Perhaps the Dodgers aren't ready to just hand Alexander Guerrero the everyday job at second right away?
It sure looks that way based on recent quotes from Don Mattingly. While the Dodgers eventually see Guerrero as the guy, especially since he's armed with a four-year, $28 million contract, Mattingly acknowledged on Thursday that he's not ready to declare Guerrero the "everyday guy" quite yet.
The word on Guerrero is pretty simple - he's a great hitter, but will be a work-in-progress with the glove at second. He's been a shortstop in Cuba before defecting to the US in 2013, and the transition to second isn't as smooth as people may think. When you're so used to pivots and angles of fielding and throwing from one side of the diamond, it can be pretty tricky to adjust all of that to another.
So if Guerrero is slow to pick up the nuances of second, whom do the Dodgers turn to?
The list is quite long, and it starts with old friend Dee Gordon. Once looked at as the primary leadoff hitter and shortstop for years to come, ineffectiveness at the plate, with his glove, and injuries have all made him an afterthought.
The good news is that he's tacked on about 30 pounds on his wiry frame, from 150 to 179. He still has plenty of speed, so that will never change. He also has spent time working in the outfield, which is smart because at the very least, he can be quite the utility player and super-sub if he shows the ability to handle multiple positions.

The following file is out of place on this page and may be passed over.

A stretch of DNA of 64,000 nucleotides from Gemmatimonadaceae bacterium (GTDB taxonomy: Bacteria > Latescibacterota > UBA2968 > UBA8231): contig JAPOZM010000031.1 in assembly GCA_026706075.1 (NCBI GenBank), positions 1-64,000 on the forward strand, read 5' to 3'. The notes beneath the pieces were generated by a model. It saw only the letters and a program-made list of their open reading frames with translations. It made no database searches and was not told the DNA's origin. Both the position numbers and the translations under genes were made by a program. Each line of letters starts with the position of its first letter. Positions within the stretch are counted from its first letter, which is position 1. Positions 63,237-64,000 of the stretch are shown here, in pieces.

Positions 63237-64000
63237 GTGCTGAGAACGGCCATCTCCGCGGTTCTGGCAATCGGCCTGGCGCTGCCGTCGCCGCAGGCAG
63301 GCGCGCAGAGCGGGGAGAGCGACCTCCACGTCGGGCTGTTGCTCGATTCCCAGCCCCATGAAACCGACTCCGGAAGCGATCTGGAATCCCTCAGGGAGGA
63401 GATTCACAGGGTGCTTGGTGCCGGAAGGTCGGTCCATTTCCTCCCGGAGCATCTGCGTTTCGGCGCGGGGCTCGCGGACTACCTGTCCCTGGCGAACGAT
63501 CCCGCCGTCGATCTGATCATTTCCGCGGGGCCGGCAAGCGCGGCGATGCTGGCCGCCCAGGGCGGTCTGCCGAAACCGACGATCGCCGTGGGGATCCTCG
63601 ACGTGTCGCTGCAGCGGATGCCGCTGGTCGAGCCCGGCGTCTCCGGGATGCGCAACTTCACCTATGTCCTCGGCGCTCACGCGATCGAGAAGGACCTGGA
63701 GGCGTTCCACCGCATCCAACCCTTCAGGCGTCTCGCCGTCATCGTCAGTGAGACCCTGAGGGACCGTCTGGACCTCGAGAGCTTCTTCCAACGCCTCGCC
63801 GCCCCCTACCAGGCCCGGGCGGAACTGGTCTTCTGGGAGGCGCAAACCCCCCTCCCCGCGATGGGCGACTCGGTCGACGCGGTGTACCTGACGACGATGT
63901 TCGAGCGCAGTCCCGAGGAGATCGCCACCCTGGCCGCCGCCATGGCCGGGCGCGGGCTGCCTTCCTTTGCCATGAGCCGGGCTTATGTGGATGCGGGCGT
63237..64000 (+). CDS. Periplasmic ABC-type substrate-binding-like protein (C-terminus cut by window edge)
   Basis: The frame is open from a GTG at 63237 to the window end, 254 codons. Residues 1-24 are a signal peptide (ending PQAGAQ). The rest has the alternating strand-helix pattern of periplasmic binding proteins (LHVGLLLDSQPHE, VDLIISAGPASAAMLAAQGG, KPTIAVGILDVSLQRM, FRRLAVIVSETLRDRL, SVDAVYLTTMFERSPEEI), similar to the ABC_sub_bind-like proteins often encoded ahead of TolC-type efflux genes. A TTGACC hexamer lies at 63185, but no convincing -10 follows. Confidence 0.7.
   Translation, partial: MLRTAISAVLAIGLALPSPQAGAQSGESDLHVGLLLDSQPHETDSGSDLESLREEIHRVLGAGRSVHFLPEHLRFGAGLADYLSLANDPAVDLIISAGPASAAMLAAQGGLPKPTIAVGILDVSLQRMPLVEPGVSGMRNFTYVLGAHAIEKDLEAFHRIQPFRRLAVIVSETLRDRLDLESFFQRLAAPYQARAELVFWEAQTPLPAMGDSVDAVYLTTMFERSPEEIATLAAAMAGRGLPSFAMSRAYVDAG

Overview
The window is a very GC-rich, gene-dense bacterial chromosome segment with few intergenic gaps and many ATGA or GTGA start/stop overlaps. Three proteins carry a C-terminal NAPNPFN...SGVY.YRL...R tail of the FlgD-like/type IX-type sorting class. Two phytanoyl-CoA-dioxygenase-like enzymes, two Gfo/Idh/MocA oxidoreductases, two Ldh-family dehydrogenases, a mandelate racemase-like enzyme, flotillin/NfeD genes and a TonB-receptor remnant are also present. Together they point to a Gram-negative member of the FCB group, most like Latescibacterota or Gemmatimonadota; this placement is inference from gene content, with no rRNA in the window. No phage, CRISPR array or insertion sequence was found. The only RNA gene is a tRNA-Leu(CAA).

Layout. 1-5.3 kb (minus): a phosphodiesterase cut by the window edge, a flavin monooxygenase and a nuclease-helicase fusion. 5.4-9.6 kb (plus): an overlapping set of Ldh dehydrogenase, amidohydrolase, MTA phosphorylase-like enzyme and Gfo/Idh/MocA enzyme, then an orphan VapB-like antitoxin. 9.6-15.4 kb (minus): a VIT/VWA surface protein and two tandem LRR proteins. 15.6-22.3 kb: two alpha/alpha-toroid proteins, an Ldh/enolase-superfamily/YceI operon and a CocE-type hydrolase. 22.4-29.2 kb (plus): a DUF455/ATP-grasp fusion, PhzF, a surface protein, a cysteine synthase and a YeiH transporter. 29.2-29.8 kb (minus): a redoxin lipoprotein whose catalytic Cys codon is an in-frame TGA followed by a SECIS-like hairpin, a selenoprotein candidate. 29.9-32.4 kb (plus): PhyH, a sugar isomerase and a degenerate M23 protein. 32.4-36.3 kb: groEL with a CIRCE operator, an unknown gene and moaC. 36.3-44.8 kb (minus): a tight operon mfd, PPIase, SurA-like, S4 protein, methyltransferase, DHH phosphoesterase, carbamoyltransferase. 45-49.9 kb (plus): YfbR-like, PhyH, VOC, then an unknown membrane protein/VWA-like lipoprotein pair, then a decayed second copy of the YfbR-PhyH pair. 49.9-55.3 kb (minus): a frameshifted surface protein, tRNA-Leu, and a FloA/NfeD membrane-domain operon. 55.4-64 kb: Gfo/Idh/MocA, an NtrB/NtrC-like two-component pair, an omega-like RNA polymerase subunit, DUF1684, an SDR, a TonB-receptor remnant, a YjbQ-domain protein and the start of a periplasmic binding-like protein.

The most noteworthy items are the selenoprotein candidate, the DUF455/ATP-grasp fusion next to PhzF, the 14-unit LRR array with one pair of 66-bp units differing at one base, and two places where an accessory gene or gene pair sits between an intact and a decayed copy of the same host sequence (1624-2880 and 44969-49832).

There are a few other names to keep in mind as Spring Training gets underway. Justin Turner is a former Met who hit .280 in 86 games last year. I can see him making a push to replace Nick Punto as a utility infielder.
Justin Sellers broke camp last year as the starting shortstop after an injury to Hanley Ramirez, and horrible play from Gordon. He then proceeded to hit .188 and earn his way back to Albuquerque. By the way, the link above is worth clicking because he's hilariously referred to as "Justin Fellers" in the article. Poor guy!
The remaining two names are Miguel Rojas, who came over from the Reds, and Chone Figgins, who's 36 and looking to make one last push. Never say never, but I wouldn't count on either one of them.
The race to start at second will be a big battle to watch in Spring Training, along with juggling four outfielders and filling out the back end of the rotation. Let's see how it all plays out.